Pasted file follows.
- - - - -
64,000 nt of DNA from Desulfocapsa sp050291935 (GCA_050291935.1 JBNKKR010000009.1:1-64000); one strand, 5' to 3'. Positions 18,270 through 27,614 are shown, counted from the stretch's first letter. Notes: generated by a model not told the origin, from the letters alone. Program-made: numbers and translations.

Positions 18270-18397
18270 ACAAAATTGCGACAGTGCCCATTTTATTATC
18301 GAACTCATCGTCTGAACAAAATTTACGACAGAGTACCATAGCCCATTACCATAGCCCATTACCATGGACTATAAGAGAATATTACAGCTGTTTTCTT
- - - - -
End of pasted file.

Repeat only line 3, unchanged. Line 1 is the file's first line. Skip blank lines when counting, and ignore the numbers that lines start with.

18270 ACAAAATTGCGACAGTGCCCATTTTATTATC